What The New CDC Outdoor Face Mask Guidelines Mean For You

If you’re fully vaccinated, you no longer need to wear a mask outside for the most part …

If you’re fully vaccinated — meaning it has been at least two weeks since you received the second dose of the Pfizer or Moderna vaccine, or it has been two weeks since you got the Johnson & Johnson shot — then you “no longer need to wear a mask outdoors, except in certain crowded settings and venues,” the CDC now advises.

The CDC categorizes outdoor activities like walking, running or biking with members of your household as low-risk. The same goes for small outdoor gatherings with fully vaccinated family members and friends.

That change in guidance around outdoor mask-wearing is rooted in the fact that, now, more than a year into the pandemic, scientists know much more about how the coronavirus spreads and where transmission risk is highest.

“We know that indoor transmission is probably about 20 times higher than outdoor transmission,” Dr. Jarod Fox, an infectious disease specialist and chairman of Orlando Health’s Infectious Disease Group, told HuffPost, pointing to a systematic review of several studies that measured rates of outdoor transmission.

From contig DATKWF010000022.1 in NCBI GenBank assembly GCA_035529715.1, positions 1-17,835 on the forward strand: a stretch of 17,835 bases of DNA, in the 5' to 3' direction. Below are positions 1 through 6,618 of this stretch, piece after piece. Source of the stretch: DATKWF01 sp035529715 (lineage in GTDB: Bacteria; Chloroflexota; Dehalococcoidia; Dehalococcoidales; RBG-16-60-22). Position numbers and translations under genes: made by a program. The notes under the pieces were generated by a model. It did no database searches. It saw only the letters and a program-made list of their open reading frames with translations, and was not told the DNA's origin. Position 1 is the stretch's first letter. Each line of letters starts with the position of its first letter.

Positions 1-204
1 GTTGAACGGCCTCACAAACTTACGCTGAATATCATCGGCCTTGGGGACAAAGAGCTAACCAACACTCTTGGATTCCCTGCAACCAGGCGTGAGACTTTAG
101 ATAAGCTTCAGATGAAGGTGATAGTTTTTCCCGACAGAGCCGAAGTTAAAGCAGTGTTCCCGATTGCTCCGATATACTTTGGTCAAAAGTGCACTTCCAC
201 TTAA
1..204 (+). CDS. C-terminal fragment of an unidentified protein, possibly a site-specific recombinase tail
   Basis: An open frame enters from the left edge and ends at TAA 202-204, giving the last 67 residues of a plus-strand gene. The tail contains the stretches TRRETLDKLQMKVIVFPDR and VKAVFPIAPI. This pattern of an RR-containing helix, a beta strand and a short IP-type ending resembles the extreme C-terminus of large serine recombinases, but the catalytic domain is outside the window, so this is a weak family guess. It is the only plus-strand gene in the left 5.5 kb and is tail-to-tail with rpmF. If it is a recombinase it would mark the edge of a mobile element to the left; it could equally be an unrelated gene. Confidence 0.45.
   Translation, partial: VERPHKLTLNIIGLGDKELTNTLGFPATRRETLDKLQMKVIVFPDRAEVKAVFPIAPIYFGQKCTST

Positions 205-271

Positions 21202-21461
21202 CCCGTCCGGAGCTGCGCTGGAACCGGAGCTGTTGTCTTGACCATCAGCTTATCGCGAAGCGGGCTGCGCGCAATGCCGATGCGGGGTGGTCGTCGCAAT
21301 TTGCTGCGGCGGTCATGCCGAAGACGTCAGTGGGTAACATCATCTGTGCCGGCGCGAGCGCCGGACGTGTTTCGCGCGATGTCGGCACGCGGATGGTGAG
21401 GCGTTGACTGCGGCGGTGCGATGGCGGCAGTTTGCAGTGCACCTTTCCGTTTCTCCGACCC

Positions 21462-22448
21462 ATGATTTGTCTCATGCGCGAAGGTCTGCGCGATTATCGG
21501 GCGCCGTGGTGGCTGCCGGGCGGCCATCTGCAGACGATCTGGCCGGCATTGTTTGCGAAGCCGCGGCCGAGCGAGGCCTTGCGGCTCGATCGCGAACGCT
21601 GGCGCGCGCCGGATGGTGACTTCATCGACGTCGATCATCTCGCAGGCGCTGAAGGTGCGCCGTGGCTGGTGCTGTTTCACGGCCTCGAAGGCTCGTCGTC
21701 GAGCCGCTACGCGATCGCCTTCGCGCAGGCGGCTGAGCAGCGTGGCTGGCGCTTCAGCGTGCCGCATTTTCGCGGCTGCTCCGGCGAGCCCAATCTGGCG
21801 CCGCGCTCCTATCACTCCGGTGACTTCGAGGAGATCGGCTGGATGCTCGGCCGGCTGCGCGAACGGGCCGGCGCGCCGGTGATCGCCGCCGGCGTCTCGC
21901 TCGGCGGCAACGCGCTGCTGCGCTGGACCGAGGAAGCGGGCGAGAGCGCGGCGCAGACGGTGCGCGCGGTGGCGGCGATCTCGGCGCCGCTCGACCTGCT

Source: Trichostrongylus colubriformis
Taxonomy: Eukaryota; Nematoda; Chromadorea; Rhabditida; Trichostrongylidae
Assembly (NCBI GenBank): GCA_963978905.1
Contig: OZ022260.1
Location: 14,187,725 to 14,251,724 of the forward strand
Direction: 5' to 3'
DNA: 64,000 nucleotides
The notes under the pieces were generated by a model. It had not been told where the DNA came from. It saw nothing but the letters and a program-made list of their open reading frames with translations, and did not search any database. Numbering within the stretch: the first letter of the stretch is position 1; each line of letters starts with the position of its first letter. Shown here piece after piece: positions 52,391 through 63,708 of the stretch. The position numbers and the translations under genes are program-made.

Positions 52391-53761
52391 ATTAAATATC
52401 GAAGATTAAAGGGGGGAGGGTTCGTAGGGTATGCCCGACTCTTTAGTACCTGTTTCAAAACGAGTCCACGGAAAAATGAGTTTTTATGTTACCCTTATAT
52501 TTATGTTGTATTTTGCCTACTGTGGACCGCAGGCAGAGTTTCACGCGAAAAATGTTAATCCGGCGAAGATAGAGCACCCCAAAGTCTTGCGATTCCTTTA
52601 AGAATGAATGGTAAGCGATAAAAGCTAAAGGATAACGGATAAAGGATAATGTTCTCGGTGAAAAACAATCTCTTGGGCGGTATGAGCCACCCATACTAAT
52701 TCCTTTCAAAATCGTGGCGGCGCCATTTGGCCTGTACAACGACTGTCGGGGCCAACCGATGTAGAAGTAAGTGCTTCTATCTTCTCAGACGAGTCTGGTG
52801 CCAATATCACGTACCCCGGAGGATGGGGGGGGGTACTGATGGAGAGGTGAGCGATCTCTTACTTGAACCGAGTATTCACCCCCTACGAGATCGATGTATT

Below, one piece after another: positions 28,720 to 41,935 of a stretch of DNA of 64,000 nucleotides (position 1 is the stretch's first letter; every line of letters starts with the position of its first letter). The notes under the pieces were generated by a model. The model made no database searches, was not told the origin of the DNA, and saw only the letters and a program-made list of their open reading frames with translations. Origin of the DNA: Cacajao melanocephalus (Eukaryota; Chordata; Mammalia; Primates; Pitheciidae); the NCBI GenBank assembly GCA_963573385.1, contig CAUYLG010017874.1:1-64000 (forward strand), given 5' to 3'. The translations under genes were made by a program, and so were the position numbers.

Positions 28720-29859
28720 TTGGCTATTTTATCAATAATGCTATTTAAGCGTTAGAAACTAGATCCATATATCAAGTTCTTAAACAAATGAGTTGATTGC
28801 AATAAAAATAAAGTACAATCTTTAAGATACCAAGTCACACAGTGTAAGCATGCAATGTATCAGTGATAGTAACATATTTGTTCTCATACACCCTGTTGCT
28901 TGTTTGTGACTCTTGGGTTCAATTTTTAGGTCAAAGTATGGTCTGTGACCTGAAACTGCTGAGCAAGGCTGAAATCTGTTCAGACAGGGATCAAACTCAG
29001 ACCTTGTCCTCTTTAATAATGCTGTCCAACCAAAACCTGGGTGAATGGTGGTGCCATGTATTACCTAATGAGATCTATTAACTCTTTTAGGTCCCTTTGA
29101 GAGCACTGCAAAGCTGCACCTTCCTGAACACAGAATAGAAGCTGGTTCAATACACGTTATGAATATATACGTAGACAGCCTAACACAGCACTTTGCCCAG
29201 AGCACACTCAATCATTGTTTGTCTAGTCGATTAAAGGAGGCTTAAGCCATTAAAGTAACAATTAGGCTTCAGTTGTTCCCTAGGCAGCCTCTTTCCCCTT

“Less than 10% of global cases over the past year have been associated with outdoor exposure, so the vast majority of cases have been from some sort of indoor, close-proximity exposure,” Fox added. Fresh air helps move and disperse the droplets that spread the coronavirus, and UV light may also play a role.

Fox noted that the research looking at outdoor transmission was conducted before widespread vaccination. That means the transmission risk outdoors now is likely even lower, particularly in areas where a large percentage of the population has been vaccinated.

… But fully vaccinated people *do* still need to wear masks in crowded settings.

Although fully vaccinated people can participate in outdoor recreation without wearing a mask, you should absolutely wear one if you’re going to be in a crowded outdoor setting, the CDC says. That might include a live performance, a parade or any kind of sports event.

That is because even though “breakthrough” cases of COVID-19 are extremely rare in those who have been fully vaccinated, they are possible. And in crowded settings, it’s difficult to maintain social distance, another key risk factor.

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